Ballads and Songs of Indiana - online book

A collection of 100 traditional folk songs with commentaries, historical info, lyrics & sheet music

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12 Indiana University Publications, Folklore Series
ville Press, the Indianapolis News, and the Indianapolis Star. The late Mrs. Kate Milner Rabb, special writer for the latter, on several occasions generously gave us space for queries in her column, A HOOSIER LISTENING-POST. Publishers of the Oakland City Journal, the Western Star (Mount Vernon), the Grandview Monitor, the Boonville Standard, and other local papers also helped the cause by allowing us to run informative articles, and to print specimen songs in their pages.
Soon after the first mention by Mr. Strickland of our project, we were fortunate enough to gain the attention and the interest of Mrs. Inez Lysle Johnson, of Mount Vernon, who not only gave freely of songs which she had previously taken down from the singing of her father, but also kindly offered to take over the musical side of the collecting. Supervisor of music for several years in the Mount Vernon schools and a folksong enthusiast herself, she has rendered an invaluable service in noting for us the old tunes, many of which, but for her tireless effort, would not be included in this volume.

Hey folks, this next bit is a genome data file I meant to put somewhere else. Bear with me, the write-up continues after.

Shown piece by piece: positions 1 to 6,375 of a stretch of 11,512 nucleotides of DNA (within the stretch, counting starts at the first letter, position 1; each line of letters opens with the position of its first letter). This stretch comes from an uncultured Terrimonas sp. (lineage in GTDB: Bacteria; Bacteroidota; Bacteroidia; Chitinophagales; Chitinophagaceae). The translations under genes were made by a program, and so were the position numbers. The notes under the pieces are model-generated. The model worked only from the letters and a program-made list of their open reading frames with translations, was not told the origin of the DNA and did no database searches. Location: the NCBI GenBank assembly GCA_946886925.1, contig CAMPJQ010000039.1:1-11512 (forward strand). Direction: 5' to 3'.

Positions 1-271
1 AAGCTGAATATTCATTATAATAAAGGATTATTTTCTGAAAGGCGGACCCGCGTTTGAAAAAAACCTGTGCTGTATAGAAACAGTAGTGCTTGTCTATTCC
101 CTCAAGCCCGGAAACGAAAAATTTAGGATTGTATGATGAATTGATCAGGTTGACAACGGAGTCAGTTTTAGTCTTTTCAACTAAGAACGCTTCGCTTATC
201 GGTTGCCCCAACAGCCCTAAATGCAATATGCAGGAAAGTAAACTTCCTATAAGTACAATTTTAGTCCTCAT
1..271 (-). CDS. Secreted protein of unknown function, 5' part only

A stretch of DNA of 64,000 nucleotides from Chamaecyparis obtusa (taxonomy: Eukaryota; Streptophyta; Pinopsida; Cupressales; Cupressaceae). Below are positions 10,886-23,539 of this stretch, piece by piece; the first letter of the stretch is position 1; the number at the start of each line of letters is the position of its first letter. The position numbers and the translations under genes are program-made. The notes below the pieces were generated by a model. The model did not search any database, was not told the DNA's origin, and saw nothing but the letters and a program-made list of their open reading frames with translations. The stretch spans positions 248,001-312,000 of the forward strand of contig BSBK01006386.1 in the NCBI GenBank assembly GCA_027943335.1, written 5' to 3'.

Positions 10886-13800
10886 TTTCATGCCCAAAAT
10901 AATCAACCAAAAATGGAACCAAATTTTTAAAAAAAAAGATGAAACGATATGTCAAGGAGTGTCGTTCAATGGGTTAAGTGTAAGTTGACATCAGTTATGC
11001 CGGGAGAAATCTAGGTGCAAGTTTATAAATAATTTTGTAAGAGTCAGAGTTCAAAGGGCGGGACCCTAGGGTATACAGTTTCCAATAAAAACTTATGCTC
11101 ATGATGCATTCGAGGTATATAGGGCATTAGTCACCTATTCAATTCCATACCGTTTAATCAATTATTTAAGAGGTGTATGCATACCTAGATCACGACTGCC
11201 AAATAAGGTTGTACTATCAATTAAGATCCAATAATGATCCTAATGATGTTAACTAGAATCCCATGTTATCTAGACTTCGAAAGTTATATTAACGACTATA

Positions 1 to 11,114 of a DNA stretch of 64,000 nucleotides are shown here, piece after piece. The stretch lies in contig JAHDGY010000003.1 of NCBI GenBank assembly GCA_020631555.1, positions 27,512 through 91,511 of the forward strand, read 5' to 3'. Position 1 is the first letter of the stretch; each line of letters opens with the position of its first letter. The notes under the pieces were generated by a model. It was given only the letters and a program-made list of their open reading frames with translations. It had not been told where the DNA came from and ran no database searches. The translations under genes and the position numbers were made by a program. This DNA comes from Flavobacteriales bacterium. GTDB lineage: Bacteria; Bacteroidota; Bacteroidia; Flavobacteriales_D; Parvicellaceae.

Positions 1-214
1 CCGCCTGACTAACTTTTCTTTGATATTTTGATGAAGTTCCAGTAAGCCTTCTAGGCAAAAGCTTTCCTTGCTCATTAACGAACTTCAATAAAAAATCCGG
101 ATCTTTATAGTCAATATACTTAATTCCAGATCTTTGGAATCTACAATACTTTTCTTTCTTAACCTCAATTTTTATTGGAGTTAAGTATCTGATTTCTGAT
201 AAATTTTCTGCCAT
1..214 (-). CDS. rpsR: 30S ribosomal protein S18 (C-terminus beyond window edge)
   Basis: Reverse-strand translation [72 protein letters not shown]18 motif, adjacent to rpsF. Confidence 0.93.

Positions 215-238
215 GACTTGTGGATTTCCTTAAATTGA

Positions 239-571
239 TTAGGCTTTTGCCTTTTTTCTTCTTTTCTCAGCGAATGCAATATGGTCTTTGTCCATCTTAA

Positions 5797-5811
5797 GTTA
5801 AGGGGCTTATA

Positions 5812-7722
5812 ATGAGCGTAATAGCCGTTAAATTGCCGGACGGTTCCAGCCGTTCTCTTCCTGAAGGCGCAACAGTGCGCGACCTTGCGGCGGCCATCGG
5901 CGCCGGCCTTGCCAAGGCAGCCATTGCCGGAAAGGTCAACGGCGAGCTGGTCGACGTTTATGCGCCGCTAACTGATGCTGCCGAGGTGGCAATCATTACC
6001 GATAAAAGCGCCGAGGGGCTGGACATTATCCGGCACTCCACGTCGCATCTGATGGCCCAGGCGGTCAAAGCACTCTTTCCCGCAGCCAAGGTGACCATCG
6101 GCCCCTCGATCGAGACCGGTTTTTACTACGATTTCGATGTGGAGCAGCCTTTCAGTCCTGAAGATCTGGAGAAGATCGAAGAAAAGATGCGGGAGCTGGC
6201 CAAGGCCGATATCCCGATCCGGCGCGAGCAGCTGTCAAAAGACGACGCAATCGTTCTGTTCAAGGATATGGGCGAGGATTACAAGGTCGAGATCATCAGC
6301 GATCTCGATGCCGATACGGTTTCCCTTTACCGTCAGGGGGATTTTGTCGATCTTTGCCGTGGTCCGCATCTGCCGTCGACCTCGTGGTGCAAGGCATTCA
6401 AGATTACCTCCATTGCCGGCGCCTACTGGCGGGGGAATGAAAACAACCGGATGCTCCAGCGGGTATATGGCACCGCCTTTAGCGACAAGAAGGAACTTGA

THE CONTRIBUTORS
Contributions to the Indiana collection, which numbers at present approximately three hundred texts (exclusive of vari­ants) and nearly one hundred tunes, have come from eighteen counties, most of them in the southern part of the state. The counties represented in the collection are: Crawford, Delaware, Gibson, Hendricks, Jennings, Marion, Monroe, Morgan, Orange, Parke, Perry, Pike, Posey, Spencer, Vanderburg, Vigo, War­rick, and Washington.
Something should be said here perhaps regarding the racial stock and the ancestry of our contributors, though lack of space makes it impossible to present a thorough study. Suffice to say that we have not been unmindful of the very important relation of genealogy to the preservation and the transmission of folk­song, and that we have endeavored to obtain from each con­tributor all possible data regarding his forebears both in this country and in the country of his family's origin. The follow­ing brief sketches, which I think may be fairly considered typical, will give a general idea as to the background of the contributors and of the songs themselves.
My paternal great-grandfather was George Row, a lieutenant in the Northampton County State Militia, Pennsylvania, during the Revolutionary








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